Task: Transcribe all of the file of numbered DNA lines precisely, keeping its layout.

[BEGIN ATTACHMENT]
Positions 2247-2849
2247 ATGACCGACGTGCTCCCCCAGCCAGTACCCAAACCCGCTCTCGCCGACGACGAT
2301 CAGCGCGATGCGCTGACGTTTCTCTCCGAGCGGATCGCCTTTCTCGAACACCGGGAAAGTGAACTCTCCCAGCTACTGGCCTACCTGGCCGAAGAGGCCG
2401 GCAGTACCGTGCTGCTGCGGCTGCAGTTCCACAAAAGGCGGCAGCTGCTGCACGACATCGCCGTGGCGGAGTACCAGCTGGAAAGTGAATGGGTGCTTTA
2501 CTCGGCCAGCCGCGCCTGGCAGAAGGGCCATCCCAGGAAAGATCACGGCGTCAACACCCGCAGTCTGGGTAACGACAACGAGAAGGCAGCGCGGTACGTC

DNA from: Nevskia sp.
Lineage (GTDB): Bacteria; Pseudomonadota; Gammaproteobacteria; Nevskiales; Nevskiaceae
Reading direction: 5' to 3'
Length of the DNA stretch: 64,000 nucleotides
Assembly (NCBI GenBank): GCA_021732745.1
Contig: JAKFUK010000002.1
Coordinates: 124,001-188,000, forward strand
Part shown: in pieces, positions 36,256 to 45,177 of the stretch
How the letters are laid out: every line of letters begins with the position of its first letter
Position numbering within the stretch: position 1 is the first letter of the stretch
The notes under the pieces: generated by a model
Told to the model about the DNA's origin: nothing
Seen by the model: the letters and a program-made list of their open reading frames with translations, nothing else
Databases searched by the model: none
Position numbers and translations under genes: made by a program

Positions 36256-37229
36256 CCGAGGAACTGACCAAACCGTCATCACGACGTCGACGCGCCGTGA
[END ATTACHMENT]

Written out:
Positions 2247-2849
2247 ATGACCGACGTGCTCCCCCAGCCAGTACCCAAACCCGCTCTCGCCGACGACGAT
2301 CAGCGCGATGCGCTGACGTTTCTCTCCGAGCGGATCGCCTTTCTCGAACACCGGGAAAGTGAACTCTCCCAGCTACTGGCCTACCTGGCCGAAGAGGCCG
2401 GCAGTACCGTGCTGCTGCGGCTGCAGTTCCACAAAAGGCGGCAGCTGCTGCACGACATCGCCGTGGCGGAGTACCAGCTGGAAAGTGAATGGGTGCTTTA
2501 CTCGGCCAGCCGCGCCTGGCAGAAGGGCCATCCCAGGAAAGATCACGGCGTCAACACCCGCAGTCTGGGTAACGACAACGAGAAGGCAGCGCGGTACGTC

DNA from: Nevskia sp.
Lineage (GTDB): Bacteria; Pseudomonadota; Gammaproteobacteria; Nevskiales; Nevskiaceae
Reading direction: 5' to 3'
Length of the DNA stretch: 64,000 nucleotides
Assembly (NCBI GenBank): GCA_021732745.1
Contig: JAKFUK010000002.1
Coordinates: 124,001-188,000, forward strand
Part shown: in pieces, positions 36,256 to 45,177 of the stretch
How the letters are laid out: every line of letters begins with the position of its first letter
Position numbering within the stretch: position 1 is the first letter of the stretch
The notes under the pieces: generated by a model
Told to the model about the DNA's origin: nothing
Seen by the model: the letters and a program-made list of their open reading frames with translations, nothing else
Databases searched by the model: none
Position numbers and translations under genes: made by a program

Positions 36256-37229
36256 CCGAGGAACTGACCAAACCGTCATCACGACGTCGACGCGCCGTGA